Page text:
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I would like to create users that are subordinate to another user in Linux. By this I mean I want the superior user to be related to the subordinate users in two ways:

  • The superior user must be able to access all files of subordinate users with the same permissions they have
  • The superior user must be able to su to these subordinate users without entering those users passwords, similar to how root can su to any user that has a login shell

Is this possible? If so, how? I know I can manage the first thing with groups, but the second is actually the more important one.

I've been searching around a bit for a solution but I haven't been able to find one. I'm not sure if that means it can't be done/is really obscure or I just don't have the right words to put to it.

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I think PolicyKit should help with the second. I'd look at SELinux though, rather than mucking around with groups. – Ignacio Vazquez-Abrams Sep 7 '13 at 1:59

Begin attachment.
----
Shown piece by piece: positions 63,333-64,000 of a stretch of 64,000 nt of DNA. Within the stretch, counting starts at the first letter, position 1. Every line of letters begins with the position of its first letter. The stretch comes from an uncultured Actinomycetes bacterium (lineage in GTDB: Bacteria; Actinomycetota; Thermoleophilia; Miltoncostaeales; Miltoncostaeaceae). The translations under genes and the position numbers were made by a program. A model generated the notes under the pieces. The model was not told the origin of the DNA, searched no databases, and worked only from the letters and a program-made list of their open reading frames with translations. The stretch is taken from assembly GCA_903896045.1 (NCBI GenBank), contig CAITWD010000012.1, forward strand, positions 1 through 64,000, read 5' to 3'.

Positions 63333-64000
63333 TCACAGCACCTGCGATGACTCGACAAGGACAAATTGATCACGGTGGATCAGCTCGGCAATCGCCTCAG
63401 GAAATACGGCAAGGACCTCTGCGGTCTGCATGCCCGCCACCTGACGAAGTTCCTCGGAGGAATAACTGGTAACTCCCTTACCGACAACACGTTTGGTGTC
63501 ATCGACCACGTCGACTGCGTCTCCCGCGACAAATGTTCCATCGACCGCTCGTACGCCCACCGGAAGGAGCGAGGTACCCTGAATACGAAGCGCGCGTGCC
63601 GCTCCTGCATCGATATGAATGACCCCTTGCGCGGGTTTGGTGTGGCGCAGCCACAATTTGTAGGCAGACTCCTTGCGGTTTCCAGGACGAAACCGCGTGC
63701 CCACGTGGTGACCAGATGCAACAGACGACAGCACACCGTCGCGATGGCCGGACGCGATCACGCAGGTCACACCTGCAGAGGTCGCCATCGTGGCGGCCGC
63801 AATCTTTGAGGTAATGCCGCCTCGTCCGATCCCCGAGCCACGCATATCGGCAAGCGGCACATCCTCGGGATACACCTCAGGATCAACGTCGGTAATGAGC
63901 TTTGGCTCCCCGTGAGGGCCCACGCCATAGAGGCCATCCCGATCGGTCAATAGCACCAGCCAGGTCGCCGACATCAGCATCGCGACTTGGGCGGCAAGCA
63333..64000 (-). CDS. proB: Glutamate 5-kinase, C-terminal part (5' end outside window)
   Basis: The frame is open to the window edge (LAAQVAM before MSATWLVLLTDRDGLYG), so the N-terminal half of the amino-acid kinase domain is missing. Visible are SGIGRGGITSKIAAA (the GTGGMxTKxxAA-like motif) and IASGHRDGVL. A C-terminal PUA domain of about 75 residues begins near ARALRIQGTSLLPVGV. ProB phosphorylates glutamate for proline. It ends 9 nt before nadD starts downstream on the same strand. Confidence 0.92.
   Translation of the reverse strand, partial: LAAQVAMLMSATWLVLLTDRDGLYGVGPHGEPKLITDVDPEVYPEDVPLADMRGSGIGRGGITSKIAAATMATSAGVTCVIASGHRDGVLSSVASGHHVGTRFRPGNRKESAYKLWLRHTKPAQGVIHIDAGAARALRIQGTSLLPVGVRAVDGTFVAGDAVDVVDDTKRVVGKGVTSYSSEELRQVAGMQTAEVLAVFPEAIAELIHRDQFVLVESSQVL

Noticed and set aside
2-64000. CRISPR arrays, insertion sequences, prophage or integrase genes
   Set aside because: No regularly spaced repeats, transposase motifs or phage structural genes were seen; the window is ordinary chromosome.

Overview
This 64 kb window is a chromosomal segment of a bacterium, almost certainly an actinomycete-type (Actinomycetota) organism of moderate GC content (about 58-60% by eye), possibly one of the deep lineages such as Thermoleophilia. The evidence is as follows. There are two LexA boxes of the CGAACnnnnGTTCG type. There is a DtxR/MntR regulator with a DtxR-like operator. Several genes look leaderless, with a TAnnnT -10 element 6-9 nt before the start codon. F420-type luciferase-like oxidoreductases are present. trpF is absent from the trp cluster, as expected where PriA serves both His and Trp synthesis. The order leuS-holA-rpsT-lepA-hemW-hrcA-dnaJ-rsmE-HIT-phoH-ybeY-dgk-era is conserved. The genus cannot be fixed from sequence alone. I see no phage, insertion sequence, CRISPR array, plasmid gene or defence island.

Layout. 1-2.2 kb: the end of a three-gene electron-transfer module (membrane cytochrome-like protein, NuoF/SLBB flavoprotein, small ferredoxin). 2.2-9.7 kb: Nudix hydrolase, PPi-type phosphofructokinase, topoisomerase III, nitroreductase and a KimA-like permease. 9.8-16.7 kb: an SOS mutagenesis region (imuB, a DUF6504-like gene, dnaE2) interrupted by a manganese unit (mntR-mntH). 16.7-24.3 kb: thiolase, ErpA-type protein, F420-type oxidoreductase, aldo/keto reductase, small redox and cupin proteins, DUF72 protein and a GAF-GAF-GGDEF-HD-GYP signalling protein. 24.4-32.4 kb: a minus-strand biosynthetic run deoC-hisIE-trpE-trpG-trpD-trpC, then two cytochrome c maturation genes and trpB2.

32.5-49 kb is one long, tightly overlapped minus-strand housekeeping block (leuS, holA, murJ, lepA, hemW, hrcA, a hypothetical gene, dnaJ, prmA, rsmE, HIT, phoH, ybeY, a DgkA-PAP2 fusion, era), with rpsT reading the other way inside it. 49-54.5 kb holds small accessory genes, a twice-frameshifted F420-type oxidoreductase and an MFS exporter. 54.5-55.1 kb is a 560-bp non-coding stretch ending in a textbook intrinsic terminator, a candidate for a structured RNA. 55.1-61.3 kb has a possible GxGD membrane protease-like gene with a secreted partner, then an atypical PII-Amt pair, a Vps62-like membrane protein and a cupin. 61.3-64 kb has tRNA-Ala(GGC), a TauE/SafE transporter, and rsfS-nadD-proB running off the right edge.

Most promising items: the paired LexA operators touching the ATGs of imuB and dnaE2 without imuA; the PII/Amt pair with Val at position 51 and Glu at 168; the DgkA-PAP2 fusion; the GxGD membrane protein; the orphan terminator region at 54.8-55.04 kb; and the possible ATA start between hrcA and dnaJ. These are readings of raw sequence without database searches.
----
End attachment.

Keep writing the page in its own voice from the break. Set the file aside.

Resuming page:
Would sudo work? – Scott Sep 7 '13 at 3:01
up vote 1 down vote accepted

The first part – file access – is generally impossible on plain Linux. You can do some things with groups or file ACLs, but there is nothing stopping the file owner from using chmod to make their own files private.

There is no such thing in Linux as "X is subordinate of root therefore root can access files of X".
Instead, root simply has the "override all permission checks" capability (cap_dac_override). That's all.

However, it might be possible to write a LSM that does this – the kind of module that SELinux or SMACK use... Or you could simply use su <subordinate_user> and read their files that way:

The second part is possible by writing custom sudo rules or special PAM configuration for su (although unfortunately I don't know of any existing PAM modules that would help).

For example, if you wanted to allow user X to run sudo -u Z -s (equivalent to su Z), the rule would be:

X    ALL=(Z) ALL

You can also use %groupname to specify a Unix group:

superiorguy    ALL=(%subordinates) ALL
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Changing the sudoers file did it. I can live without the file permissions since I can just allow my user to act as another without a password. Thanks! – Dylan Sep 7 '13 at 16:39

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